Doto sp. with eggs.  105mm & Subsee +10 diopter, 1/320s,  f/25, ISO 100 

 Doto bella.  105mm & Subsee +10 diopter, 1/200s,  f/20, ISO 100 

Bali Trip Report, August 2014

It’s now 2 months after my 9 day diving trip to Bali, but as they say, better late than never.  It was a fantastic trip indeed.  I spent the first half of the week tech diving with Leon and the second half focusing on photography in Tulamben.

It was a very interesting and varied week.  We started out diving in Lake Batur, a crater lake in northeast Bali.  Our mission was to take some video to help a local government geologist in his research on what’s going on in the lake.  Our video proved to him the existence of lava flowers at the bottom of the lake, which was something nobody knew or expected.  So the 1m vis and 22 degree water was worth it.

Leon and I then went on to do a few tech dives at Gili Tepekong and Padang Bai.  I had a catastrophic wing failure at our 60m dive at Gili Tepekong.  I’m thankful for my GUE training and good buddy, which made the consequences of the failure an inconvenience rather than a problem.  I managed my buoyancy with my drysuit and SMB and got through the dive and 30 min of deco stops.  At Padang Bai, I saw my first ceratosoma magnificum and janolus sp. just below 30m but could not get a decent shot of them as I had my wide angle lens on.

Then we did Nusa Penida, which was hugely disappointing as our dive boat refused to go to Crystal Bay or Manta Point.  Nusa Penida is completely overrated unless you see mola molas or mantas, which is the whole point of going there.

Then we went up to Tulamben to dive the USAT Liberty and surrounding area.  The Liberty is one of my favorite wrecks.  It is covered in soft coral and all manner of marine life have made it their home.  There are huge groupers, snappers, sweetlips, and lots of small critters all over the wreck.  With Leon, we dove the wreck on doubles and stages and did 2 very long deco dives, which gave us a lot of time to explore the wreck thoroughly.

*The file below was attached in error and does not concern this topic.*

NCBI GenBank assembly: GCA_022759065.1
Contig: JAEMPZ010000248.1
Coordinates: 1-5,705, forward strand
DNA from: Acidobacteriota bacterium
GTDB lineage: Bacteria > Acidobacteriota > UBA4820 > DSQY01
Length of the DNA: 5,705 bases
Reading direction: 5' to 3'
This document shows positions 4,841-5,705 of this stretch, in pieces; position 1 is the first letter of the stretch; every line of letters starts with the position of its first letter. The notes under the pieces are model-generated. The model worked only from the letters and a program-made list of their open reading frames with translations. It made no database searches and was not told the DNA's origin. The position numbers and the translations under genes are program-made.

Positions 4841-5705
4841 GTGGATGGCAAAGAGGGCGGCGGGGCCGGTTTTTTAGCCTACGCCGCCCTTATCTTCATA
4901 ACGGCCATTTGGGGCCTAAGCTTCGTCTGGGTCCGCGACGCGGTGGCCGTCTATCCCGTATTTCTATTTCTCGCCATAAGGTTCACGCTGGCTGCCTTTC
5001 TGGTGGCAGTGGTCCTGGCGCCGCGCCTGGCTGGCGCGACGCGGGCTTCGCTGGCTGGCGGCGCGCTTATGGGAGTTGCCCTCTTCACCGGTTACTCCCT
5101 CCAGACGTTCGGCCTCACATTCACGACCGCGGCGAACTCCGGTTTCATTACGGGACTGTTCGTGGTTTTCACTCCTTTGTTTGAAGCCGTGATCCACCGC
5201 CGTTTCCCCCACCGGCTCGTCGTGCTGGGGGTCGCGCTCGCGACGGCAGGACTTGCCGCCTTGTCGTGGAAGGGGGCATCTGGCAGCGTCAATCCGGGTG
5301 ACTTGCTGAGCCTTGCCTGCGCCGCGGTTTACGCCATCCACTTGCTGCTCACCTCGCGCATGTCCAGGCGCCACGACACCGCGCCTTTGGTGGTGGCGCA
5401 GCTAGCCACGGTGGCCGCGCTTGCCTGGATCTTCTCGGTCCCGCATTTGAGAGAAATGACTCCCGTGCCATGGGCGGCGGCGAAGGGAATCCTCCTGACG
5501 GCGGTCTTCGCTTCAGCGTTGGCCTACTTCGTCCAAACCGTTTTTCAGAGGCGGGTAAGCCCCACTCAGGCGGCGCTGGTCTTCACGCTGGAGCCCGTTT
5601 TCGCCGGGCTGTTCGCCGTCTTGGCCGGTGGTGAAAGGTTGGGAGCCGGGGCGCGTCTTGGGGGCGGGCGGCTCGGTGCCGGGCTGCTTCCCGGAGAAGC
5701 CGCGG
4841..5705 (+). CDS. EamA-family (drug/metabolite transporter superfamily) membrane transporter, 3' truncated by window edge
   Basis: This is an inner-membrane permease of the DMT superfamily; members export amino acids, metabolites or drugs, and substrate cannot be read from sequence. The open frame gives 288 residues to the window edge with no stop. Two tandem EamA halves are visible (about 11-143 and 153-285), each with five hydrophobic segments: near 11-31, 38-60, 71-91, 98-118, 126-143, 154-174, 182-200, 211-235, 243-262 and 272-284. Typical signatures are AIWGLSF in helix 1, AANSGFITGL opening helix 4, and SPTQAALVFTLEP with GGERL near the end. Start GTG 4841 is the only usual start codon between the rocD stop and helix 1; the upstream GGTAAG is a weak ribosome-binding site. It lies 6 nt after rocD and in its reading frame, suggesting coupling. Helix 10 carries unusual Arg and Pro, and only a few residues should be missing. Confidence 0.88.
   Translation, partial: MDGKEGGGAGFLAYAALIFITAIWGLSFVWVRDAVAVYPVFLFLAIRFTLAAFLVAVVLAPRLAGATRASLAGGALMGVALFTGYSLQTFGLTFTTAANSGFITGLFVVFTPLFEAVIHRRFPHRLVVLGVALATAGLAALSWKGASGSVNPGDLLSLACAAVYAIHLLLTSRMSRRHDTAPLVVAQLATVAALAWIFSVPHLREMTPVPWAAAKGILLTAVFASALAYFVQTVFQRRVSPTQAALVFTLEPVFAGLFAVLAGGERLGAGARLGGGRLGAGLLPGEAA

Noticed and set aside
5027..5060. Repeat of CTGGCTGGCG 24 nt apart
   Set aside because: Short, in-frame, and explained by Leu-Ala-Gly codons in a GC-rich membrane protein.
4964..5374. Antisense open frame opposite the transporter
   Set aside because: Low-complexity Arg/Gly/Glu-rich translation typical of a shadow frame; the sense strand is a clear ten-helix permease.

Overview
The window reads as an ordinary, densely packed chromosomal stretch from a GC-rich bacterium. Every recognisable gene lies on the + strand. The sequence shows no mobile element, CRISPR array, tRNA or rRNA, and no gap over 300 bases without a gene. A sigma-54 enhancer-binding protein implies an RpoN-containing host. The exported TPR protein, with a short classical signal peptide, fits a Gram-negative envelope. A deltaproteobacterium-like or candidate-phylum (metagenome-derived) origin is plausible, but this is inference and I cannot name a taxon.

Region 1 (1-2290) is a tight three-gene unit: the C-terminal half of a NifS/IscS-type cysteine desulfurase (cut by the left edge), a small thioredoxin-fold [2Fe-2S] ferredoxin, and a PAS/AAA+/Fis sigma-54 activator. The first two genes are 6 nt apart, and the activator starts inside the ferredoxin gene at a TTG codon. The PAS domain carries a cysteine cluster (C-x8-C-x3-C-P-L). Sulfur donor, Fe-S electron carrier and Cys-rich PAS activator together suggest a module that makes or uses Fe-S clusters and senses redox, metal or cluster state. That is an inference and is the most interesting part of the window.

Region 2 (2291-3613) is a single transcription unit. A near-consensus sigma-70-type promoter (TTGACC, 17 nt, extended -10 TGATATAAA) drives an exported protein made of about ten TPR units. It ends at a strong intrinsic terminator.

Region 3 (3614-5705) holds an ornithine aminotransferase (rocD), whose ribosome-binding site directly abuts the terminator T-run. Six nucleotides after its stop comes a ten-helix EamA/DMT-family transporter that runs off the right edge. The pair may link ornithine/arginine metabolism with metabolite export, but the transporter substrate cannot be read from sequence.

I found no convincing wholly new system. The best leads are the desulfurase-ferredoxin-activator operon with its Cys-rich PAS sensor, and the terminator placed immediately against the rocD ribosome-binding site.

Finally, my last dive with Leon was a 2.5 hour staged dive with a 75 min deco, which he calls the Traverse.  It starts at the Drop Off in Tulamben and ends at Macro Point.  We spent most of the dive at 45m and saw some very healthy reefs along the way that rarely get dived.  We saw a large reef shark, a whitetip shark, barracuda, snapper, and lots of cleaning action.

After Leon took off, I changed gears to focus on photography.  I checked in to the Liberty Dive Resort in Tulamben.  I had reached out to Jeff Mullins at to request a dive guide who was experienced in dealing with photographers, and I wasn’t disappointed with my guide Tisnu.  We would wake up at 5am each day to do a dawn dive on the Liberty and shoot the school of bumphead parrotfish as they left the wreck for the day, then spend the afternoon muck diving and looking for tiny critters.  He found me every critter on my list and more, and planned our diving schedule to maximize the photo ops and minimize running into other divers.

I am continually impressed by the diversity in the diving Bali has to offer.  From the deep sloping reefs of the southeast, to the black sandy critter hunt of the northeast, to the Liberty wreck, every dive in Bali is a totally different experience.  And now that there are legitimate technical diving options available with Living Seas, there are no limits on diving in Bali.